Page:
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An Invercargill pub will be transformed into Southland’s new charity hospital.

The Clifton Club Inn, off Armagh St, will be repurposed and turned into a day facility that would, initially, provide colonoscopies to patients to help cancer sufferers’ chances of survival.

The move, announced yesterday, followed the death of Blair Vining who had campaigned for cancer resources in the region.

The Inn, an Invercargill Licensing Trust building located near Southland Hospital, has been given to the charity.

Southland Charity Hospital Board chairman Dr Murray Pfeiffer said without the donation from ILT it would have had to raise another $2million for the community-funded facility.

“We’re so grateful on behalf of our future patients for this donation.”

The Clifton Club Inn which will soon be transformed into Southland’s charity hospital following a campaign by Blair and Melissa Vining (inset). Photo: Laura Smith & The New Zealand Herald
The Clifton Club Inn which will soon be transformed into Southland’s charity hospital following a campaign by Blair and Melissa Vining (inset). Photo: Laura Smith & The New Zealand Herald
ILT chief executive Chris Ramsay confirmed there would be no job losses and current staff would be reassigned to other roles at ILT establishments.

He said the Clifton Club Inn had been something of a community hub, but they had to look at the future of the business. ‘‘The reality is, the viability of the business was marginal at best’’.

Blair’s widow, Melissa Vining said the hospital would not only be a legacy for her late husband, but added to work that had gone into improving cancer care in New Zealand, which would continue.

“This is a true reflection of our Southland community, and the generosity of Southlanders.”

She said Blair would have been proud.

While there was no definite timeframe, they were working through the concept drawing stage and seeking tradesmen to help with the repurposing of the building. Ideas for the design would come from the Canterbury Charity Hospital.

One key message was that the service was not a replacement for Southern District Health Board services.

‘‘We’re hoping this will provide good data and facts on the need that is not being met,’’ Ms Vining said.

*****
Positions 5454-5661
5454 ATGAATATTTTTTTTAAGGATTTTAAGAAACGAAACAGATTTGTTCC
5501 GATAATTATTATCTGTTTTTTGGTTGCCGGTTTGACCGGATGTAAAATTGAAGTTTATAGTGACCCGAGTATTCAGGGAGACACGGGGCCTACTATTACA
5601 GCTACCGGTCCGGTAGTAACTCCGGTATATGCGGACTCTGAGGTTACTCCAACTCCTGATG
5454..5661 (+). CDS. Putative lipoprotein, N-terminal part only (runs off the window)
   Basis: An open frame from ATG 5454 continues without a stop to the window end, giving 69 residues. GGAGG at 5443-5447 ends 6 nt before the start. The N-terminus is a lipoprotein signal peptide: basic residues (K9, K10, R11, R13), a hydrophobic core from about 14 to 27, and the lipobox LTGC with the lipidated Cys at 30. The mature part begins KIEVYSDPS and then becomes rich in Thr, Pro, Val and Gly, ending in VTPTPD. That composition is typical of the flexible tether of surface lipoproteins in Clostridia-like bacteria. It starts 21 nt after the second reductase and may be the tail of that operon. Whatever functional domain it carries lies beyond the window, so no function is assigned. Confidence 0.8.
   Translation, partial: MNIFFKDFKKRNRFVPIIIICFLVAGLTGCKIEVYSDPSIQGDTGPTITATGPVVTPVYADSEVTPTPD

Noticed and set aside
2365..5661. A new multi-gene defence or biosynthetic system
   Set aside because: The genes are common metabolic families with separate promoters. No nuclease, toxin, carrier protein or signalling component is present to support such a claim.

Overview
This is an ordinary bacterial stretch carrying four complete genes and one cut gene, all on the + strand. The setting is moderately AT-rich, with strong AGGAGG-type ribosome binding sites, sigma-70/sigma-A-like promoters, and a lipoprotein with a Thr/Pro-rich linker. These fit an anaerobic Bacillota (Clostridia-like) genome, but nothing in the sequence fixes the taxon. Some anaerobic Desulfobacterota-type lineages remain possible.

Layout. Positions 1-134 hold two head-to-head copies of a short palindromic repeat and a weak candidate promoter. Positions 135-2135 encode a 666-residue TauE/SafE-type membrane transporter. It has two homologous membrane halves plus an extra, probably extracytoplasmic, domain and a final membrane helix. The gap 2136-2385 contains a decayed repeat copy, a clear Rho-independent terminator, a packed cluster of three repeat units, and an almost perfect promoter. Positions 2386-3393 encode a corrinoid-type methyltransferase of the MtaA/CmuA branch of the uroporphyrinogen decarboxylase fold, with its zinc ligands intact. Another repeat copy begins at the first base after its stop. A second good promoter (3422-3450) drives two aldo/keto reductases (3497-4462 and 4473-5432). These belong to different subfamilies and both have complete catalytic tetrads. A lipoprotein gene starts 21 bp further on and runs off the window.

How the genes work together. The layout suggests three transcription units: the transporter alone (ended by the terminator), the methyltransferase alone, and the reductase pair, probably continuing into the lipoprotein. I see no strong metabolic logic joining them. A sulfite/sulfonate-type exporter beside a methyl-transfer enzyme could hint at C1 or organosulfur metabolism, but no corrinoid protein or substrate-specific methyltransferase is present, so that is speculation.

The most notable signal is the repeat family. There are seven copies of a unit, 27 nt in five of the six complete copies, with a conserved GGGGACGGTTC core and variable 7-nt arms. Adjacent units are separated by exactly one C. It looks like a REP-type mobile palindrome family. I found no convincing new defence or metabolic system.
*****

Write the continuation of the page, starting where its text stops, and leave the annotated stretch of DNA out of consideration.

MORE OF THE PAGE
Volunteers would be essential to the hospital’s success.

‘‘With the decision of the Southland Charity Hospital Board to service the entire SDHB region, that volunteer base is going to be crucial to the long-term sustainability of the hospital.’’

People had been donating, fundraising and organising events to help fund the ongoing use of the facility, as operating costs were expected to be about $250,000 a year.

An example of community generosity was shown to Ms Vining only yesterday when an employee of Ascot Park Hotel approached her to say he and his partner had dedicated money to the hospital in their will.

‘‘He was a beautiful human ... it still moves me in unexpected situations like that. That’s an action that they have personally taken. It’s so in line with how Blair conducted himself in regards to contributing to something that’s bigger than yourself for no reason or credit.’’

She said Blair would be pleased there was action happening — ‘‘He would see it as Southlanders getting on and just doing the job we set out to do.’’

Anyone wanting to volunteer services can head to the Southland Charity Hospital website.

Colonoscopy capacity

  • 300 volunteers.
  • Colonoscopy facilities.
  • Annual estimated operating costs $250,000.
  • 100 medical staff volunteers.


Can no one else see some basic issues around this? Maybe I'm being a bit too precious.
Firstly, why are we all so accepting of the SDHB and governments inability to provide a reasonable level of care and treatment? Are we so inured to the idea the SDHB will never improve that we need to set up any number of non government hospitals? If so then lets just close the entire public hospital network now and save the death of a thousand cuts.

Secondly what is the ILT's charter? Is it really acceptable that someone has decided a business is a semi viable and the best use of a valuable public asset is to just gift the property to some random charity?
What limitations have been put in place to stop the charity hospital board just selling the property and pocketing the profits? Maybe not this year or with this board, but what about in 10 years time.

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